Just when I thought there was nothing left for them to do for me, my amazing Electrophysiologist pulls a rabbit out of a hat and comes up with something.
One week to the day after being told I was a candidate for a heart transplant, but just not at this time, I had another shock. I was devastated, I felt lost and in limbo, I was anxious, depressed and disappointed. The device had been read when I went to the ER that day, we knew it was a legitimate shock so I tried to carry on all the time thinking that I was only reminding the people in charge of my care that I was something that they couldn’t fix. I felt like they all just wanted me to go away, mostly because of the way the ER doctor made me feel that day. The experience was dismal and it was the day I came to the realization that this was going to be my life and that I had better accept it and move on, something that I have not been willing to do, to this point, I was fighting for something that resembled my old life, maybe that wasn’t possible. The ER doctor told me that I shouldn’t bother coming in after a shock, that there was nothing more that they could do for me, he said I should wait to see if things got worse or I should come the next day…he saw no point in me calling an ambulance and making the trip to the hospital, we all knew my shocks were legitimate and not caused by the device, both Douglas and I were taken aback. His bedside manner left something to be desired.
Almost two weeks after the shock, I made an appointment to see my regular cardiac doctor, I hadn’t seen him since the decision about my transplant so it was time for a strategy session. When I walked into his office, he asked me if my ears had been ringing and mentioned that he had been speaking with one of his colleagues about my case. There was a procedure that could be done if I was willing to have it, a procedure I had two years ago that now had updated technology that could work this time. The procedure is called an ablation, it’s a rather routine procedure they do on people with arrhythmia, they go into the heart using a probe and they are able to burn the areas of the heart that are causing the arrhythmia. During that procedure, two years earlier, I was shocked 25 times, I had first degree burns on my front and back from the defibrillator pads used in place of my device, which had been turned off so they could better control the situation. I remember coming back to consciousness after the 5th shock crying and totally traumatized, they put me under and I awoke many hours later back in my room. They were cautiously optimistic that they were able to burn the appropriate spots but the doctor told Douglas that every time they moved the probe to find the problem areas, my heart would go into v-fib so it was difficult to tell. I had several shocks in the coming days, the procedure was not successful. It’s very hard day to forget.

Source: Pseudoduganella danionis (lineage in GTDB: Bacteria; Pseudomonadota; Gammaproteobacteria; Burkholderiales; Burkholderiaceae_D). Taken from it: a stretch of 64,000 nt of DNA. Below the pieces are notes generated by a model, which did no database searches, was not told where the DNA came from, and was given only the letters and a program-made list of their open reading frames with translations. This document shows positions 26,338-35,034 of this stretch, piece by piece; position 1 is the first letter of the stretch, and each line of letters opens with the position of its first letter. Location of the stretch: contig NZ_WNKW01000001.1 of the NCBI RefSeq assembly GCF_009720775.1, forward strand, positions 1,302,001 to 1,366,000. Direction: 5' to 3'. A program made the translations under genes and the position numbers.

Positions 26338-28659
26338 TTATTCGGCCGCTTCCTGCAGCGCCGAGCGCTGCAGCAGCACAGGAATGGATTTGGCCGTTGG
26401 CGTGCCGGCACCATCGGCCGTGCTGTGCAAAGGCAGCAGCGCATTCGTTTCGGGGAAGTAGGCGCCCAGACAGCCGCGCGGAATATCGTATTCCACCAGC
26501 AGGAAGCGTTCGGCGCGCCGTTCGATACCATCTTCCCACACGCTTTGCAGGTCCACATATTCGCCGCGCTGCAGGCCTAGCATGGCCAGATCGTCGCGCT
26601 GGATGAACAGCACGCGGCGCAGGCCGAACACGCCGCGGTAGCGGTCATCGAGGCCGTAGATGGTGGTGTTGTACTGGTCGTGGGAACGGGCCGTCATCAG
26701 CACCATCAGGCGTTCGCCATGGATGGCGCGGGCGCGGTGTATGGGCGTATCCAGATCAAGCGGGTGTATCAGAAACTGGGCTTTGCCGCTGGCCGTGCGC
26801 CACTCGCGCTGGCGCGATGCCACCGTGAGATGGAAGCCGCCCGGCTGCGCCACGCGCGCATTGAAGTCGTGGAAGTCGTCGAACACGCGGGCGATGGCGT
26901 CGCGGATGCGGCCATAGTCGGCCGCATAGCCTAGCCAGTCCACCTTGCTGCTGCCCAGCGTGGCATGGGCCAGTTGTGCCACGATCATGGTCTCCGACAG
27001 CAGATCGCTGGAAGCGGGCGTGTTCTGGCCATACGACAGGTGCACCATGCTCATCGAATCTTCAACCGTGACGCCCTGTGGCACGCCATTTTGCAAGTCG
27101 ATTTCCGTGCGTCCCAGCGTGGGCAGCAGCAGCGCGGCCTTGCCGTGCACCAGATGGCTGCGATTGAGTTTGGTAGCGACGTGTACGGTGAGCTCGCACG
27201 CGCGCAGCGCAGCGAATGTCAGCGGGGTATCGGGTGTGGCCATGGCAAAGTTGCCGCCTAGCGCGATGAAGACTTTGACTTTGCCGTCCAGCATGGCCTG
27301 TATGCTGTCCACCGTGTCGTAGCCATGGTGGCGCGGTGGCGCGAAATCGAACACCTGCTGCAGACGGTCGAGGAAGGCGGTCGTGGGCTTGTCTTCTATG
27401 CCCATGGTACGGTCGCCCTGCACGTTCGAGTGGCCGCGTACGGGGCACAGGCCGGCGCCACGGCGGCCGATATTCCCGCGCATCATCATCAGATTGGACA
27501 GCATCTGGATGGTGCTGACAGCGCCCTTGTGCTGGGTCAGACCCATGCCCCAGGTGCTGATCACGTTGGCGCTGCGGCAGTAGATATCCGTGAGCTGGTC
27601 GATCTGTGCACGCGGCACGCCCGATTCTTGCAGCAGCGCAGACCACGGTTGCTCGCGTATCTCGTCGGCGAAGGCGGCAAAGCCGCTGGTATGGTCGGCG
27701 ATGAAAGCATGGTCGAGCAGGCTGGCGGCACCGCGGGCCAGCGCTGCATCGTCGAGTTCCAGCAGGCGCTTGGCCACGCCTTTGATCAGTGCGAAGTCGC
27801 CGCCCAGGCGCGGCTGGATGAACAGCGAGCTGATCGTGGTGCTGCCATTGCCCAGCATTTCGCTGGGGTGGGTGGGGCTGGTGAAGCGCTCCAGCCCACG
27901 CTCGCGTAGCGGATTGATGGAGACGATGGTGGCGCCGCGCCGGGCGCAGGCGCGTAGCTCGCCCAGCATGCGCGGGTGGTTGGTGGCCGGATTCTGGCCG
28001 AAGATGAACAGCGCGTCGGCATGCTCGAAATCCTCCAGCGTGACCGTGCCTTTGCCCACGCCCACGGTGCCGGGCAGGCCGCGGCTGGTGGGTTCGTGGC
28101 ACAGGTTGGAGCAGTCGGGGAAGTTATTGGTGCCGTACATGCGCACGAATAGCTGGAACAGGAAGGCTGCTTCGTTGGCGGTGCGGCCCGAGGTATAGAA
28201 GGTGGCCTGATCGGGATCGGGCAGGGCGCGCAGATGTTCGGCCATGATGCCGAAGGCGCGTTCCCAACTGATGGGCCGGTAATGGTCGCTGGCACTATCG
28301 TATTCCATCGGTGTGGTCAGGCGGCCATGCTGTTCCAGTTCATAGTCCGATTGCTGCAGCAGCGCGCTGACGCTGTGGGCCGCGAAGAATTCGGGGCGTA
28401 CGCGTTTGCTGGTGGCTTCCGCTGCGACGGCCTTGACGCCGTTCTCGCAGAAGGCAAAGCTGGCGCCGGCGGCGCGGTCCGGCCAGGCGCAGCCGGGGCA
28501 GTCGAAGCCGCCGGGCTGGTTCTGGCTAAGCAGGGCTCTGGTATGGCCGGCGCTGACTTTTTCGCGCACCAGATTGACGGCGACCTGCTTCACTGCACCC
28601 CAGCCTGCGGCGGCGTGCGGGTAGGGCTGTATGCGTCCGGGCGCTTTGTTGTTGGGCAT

That brings us to now.
There is a doctor in Victoria who has been consulted on my case. He is highly trained in Boston in the area of arrhythmia and ablation and there is a new probe being used these days. I’m told that the new probe has 5 prongs and is much better at mapping the heart and he thinks that they have a 40% chance of successfully finding the problem areas with the updated procedure. I am scheduled to be admitted to the hospital soon. The idea that I have a 40% chance of never having to go through another procedure, another shock or a heart transplant is what helped me make the very difficult decision to go through with this procedure despite how traumatic it was the last time we attempted to do this. Am I anxious? Yes. Am I terrified? Definitely! there are many things that can go wrong but I choose to focus on all the things that can go right. I remind myself time and time again that I will be in the best of hands and that helps a little. I can’t let my fear stop me from doing this, something that has a 40% chance of giving me my life back. I also know that this is the very last thing, there is nothing else except a transplant so I hope it works, I’m not ready to give up on this heart of mine yet.